Nursing Matters

RN Spotlight: Alison Russell

March 22, 2022

Alison Russell, RN – Branch 8 Lakeside Homes

How long have you been an RN?

I have been an RN for 20 years. I went to school in Corner Brook at the Western Regional School of Nursing at Memorial and graduated in 2001.

You recently moved from working acute care to long-term care. Why did you make this change?

There were a lot of issues on the acute care floor that I worked on. I was the most senior RN there and I felt there were a lot of duties put on me. Just being in acute care for 20 years was getting stressful; the acute care part of it, the critical patients… seeing so many traumatic events. It was getting too much and I felt like I needed a change.

What do you like about working in long-term care?

There’s lots of stuff I like about working in long-term care! It can get busy, but I do find it to be a more relaxing environment. You get to know your residents and their families, and they become part of your work family as well. Mainly being there to help the residents and their families. There’s still challenging times, but you get to help them live and die with dignity and respect. You are there to help them with their last years, making sure they’re comfortable and happy.

It’s really rewarding. When you start your shift, the residents recognize you, smiling and happy to see that you’re there. They recognize us as family too.

Can you walk me through a typical day?

All days are different. Lakeside homes has 102 residents who we are responsible for. We get report first thing in the morning and see what pertinent issues need to be seen to. Anything that requires a doctor we will either contact our NP on site or call the residents doctor if she is not available. We help with morning care, afternoon rounds, assisting residents with all their meals, doctors’ orders, drawing blood, administering meds, and palliative care.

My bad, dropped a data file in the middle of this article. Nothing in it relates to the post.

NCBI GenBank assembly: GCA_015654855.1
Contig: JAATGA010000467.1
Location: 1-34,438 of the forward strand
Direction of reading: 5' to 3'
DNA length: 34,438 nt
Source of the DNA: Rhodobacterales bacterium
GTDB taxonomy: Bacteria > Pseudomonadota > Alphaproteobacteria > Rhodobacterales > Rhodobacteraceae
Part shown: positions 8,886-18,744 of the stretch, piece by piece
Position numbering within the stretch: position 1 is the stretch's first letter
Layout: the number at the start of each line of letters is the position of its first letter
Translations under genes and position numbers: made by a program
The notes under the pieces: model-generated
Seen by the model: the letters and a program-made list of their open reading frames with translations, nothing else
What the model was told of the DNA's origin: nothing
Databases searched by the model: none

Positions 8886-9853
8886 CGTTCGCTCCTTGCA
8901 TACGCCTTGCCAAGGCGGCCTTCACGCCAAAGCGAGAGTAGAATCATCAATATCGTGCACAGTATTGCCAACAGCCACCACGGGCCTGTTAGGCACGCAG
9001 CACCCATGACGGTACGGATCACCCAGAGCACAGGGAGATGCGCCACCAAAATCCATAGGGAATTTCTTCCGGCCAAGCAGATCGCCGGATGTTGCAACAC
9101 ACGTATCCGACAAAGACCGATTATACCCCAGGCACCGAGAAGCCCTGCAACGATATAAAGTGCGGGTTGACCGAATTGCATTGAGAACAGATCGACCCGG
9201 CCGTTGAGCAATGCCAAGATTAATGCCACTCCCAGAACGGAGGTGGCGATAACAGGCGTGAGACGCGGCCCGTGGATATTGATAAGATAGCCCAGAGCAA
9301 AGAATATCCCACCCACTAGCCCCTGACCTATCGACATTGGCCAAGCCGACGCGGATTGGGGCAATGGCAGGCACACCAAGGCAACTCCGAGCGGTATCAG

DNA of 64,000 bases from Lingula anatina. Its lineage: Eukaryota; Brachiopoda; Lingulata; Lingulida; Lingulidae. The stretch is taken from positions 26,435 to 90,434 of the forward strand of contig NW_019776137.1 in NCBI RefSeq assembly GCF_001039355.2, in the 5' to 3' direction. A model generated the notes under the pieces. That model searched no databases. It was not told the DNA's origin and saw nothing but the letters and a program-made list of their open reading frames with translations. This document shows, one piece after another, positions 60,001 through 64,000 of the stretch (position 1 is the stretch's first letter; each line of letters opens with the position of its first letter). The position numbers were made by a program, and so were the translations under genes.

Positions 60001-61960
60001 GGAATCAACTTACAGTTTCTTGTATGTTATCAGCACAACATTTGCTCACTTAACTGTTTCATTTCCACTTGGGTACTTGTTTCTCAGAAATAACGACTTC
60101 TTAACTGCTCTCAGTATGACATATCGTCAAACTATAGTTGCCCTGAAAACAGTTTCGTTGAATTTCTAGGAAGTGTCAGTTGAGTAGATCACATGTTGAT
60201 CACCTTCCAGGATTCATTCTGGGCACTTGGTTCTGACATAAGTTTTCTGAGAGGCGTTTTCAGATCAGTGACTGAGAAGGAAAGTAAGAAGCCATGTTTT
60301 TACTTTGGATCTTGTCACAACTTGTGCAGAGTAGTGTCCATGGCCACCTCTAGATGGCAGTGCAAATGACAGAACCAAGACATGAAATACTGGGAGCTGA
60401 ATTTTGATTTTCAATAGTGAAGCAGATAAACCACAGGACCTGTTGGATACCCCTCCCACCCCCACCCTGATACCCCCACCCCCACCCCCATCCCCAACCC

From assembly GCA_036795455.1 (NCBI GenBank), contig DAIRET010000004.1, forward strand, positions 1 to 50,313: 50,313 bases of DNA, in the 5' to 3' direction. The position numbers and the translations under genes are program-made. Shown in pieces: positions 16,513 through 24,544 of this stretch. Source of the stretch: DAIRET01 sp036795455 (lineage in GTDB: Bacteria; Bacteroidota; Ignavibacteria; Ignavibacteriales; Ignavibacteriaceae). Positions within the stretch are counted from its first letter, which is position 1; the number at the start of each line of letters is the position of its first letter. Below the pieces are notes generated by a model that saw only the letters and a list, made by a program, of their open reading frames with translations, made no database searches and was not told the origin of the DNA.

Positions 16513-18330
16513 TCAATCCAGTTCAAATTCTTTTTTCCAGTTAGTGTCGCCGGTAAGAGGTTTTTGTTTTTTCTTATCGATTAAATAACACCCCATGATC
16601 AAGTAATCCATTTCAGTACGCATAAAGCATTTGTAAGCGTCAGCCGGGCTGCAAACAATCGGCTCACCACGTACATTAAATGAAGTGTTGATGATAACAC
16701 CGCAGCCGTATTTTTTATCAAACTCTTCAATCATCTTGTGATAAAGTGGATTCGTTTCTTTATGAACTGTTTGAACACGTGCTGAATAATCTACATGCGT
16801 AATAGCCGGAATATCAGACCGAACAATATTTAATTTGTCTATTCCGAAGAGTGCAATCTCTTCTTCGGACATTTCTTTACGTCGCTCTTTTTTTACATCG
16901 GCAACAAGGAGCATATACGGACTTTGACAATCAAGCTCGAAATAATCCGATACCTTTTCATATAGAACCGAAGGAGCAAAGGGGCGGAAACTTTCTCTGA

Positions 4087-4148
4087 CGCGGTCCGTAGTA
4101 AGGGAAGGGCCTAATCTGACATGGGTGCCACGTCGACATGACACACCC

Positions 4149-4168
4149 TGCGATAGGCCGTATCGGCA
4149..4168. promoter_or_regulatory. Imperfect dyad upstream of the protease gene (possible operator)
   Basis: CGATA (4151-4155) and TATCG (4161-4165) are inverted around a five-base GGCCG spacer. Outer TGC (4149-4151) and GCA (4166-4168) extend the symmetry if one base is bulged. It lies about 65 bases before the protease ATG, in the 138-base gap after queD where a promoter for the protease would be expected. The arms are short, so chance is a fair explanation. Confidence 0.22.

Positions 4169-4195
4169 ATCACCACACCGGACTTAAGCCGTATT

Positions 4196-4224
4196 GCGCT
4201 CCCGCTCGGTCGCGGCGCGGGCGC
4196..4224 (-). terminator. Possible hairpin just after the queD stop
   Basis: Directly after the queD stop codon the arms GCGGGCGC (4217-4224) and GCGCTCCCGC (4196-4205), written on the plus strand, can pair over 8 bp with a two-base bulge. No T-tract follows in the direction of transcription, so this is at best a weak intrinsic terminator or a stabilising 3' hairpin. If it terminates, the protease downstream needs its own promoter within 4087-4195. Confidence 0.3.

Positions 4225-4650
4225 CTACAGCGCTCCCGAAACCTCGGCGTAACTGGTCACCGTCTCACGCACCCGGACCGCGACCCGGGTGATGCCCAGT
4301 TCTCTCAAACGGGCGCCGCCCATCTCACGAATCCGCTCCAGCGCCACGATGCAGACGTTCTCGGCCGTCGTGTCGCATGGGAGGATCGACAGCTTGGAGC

If residents become ill or have a fall, the RN does the assessments and decides on the next steps for care. Wound care is a big part as well. We assess the wounds and monitor the improvements or decide if a wound care nurse needs to be consulted.

We do all the admissions into long term care at Lakeside and we accept the respite admissions as well. We attend interdisciplinary meetings with the families of the residents. We help guide and direct other staff members with any issues or concerns. Communication is a big role between all staff, interdisciplinary team and the residents and their families.

We keep families updated a lot. Anything at all with the residents, big or small, we call the families and keep them updated on the care.

What role do registered nurses play in long term care? What unique value do they bring to long term care?

RNs are responsible for promoting and supporting resident-family centered care. We’re committed to the safety of the residents. We identify any risks and implement any improvements. We monitor the health of the residents and make sure they’re getting the proper care for what they need.

Interacting with residents’ families is a big role that we play in long-term care; reporting any changes in their health or living situation is very important.

What advice would you give to someone considering making the move to long term care?

They should definitely consider it! I’ve got no issues with long-term care. I love it. I don’t think I would have said that when I first graduated nursing school as I always thought I would not use many of my skills. I do realize that a lot of my skills are used in long-term care. Our assessment skills are always being used. It’s a rewarding job and you get to see the positive of a lot of things. Families are usually very thankful for everything that you do.

What is one thing you would change at work if you could?

Have more staff. Staffing is a big issue.

What’s been a favourite memory for you as a registered nurse?

My favourite memory would be all the friends that I have met through work. It’s like a second family. We spend almost as much time at work as we do at home. The bond and the relationships I have between my past and present coworkers… we have a lot of memories between each other for sure.

What’s the best thing about your job?

Working with the residents and making a difference in their lives. Seeing that they’re happy and enjoying what we do.

What’s the most challenging?

When a resident becomes ill, takes a turn and has to go into palliative care. You have to be there for the family. Especially if it’s a resident that has been there for a while. We all get attached to the residents. It’s hard when we lose a resident.

COVID has also been a big challenge. We had reduced family visits and recreational activities for the residents, which they all enjoy.

What makes you proud to be an RN?

Being able to be there for those who need it. Knowing you can help others and make them feel well and happy in the environment that they’re in.